This turns out to be a very basic section of my presentation. You know what sort of resources you need to pay for. The thing to remember here is that you should spend your money wisely.  So I’ll start off with a couple of suggestions:

  1. If you’re looking at a resource to purchase, check it out first on-line. Read the reviews on Goodreads or Amazon to learn whether other readers felt the book delivered. If you’re on Amazon, try the “Look Inside” function and check out the Index if there’s one there. You could also try getting it through your library first, just to see whether it’s useful. Due your due diligence before you lay out funds….if you waste money on a bad book, that may prevent you from buying the good book.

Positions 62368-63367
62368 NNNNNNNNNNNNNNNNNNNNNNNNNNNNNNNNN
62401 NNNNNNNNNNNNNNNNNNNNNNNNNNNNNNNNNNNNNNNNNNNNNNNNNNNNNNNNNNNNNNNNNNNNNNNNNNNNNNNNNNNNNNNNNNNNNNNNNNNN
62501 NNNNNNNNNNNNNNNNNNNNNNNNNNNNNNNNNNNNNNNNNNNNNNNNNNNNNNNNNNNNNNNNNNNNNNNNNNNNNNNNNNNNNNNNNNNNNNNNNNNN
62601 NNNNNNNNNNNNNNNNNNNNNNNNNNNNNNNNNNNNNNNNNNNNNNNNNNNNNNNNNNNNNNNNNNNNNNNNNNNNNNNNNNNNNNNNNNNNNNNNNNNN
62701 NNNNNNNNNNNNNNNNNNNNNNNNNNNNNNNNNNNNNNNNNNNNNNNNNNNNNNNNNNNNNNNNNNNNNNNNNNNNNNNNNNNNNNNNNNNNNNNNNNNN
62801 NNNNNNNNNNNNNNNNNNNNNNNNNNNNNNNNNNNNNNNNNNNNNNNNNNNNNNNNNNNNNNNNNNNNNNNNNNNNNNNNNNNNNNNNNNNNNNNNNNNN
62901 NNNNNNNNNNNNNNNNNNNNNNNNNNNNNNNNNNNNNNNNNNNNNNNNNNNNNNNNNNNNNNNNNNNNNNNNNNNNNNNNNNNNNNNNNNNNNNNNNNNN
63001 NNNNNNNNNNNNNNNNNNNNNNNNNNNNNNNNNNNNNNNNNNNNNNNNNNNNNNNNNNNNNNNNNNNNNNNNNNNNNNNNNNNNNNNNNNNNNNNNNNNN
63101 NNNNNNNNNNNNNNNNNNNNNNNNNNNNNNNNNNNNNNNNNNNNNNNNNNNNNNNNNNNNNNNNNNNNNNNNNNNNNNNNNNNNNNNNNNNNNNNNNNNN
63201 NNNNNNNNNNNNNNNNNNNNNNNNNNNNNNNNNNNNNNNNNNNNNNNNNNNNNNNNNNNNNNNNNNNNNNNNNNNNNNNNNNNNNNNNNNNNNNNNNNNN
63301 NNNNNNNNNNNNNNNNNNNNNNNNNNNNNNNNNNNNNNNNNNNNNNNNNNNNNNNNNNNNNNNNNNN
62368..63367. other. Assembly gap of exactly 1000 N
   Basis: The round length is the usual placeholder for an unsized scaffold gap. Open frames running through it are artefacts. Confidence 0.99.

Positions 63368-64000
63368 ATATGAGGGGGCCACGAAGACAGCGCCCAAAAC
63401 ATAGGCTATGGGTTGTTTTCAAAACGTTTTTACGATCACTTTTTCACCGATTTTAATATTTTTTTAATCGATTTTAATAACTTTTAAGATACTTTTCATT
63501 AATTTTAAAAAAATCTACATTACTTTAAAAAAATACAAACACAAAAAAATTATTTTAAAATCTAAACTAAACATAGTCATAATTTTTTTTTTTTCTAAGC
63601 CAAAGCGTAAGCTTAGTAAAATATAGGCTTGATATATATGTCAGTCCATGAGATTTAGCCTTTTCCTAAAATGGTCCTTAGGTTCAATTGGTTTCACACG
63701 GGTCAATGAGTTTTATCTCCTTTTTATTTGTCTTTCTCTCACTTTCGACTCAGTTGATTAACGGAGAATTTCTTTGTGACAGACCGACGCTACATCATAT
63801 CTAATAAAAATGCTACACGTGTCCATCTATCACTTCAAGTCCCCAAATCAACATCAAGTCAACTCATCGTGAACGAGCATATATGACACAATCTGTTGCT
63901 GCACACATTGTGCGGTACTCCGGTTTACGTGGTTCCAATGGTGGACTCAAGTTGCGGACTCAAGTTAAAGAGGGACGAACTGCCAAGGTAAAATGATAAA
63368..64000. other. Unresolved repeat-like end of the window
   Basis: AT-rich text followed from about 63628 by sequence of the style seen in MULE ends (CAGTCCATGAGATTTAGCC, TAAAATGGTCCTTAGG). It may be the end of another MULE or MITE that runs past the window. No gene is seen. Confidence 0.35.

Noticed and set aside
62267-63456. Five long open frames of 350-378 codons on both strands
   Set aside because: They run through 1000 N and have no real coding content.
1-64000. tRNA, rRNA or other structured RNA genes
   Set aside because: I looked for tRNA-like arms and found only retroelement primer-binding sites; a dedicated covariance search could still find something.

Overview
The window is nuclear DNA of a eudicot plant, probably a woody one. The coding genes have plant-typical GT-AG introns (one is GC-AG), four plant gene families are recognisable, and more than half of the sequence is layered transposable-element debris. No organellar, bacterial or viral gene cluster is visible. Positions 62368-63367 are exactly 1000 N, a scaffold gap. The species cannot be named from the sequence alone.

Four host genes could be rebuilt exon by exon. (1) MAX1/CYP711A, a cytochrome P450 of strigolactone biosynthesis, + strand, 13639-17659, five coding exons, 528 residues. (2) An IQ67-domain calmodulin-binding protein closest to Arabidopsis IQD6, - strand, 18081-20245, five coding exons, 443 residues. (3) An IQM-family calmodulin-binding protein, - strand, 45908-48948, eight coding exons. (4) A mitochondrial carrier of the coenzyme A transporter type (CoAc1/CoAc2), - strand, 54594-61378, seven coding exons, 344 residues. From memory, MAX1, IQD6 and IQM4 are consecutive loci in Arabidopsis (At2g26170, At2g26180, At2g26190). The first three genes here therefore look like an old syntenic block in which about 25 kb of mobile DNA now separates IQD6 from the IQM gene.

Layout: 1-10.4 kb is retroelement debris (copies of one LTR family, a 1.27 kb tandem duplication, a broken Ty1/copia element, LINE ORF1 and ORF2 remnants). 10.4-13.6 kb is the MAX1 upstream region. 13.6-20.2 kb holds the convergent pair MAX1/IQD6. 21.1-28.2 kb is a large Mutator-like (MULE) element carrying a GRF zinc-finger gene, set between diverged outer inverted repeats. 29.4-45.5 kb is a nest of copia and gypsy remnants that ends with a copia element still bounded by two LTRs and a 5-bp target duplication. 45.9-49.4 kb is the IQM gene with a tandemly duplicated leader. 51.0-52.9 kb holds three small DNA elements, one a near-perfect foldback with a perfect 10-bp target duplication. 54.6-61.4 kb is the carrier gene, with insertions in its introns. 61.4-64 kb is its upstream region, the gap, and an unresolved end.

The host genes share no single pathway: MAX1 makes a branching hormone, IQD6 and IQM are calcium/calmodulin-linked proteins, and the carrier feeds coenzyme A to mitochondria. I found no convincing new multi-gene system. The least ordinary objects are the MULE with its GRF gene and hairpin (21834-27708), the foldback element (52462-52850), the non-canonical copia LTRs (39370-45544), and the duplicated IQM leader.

2. If the book is from 1923 or prior, consider reading it on-line first. Since it’s out of copyright in the US, there are a lot of places where you can skim through that book (GoogleBooks is a good place to start) and determine whether it’s worth spending your money on. This can save you lots of money and time. (And you may decide just to keep using the online version instead of buying.)

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If you’re looking for some basic resources, most people will start with Histories and Biographies, but let me also suggest the alternatives of Journals (or Diaries) and Novels that come from that time period. While I did read histories, I actually find that Journals and Novels give me a lot more atmosphere. They tell me what people were eating, what street scenes were like, how people felt about this law or that.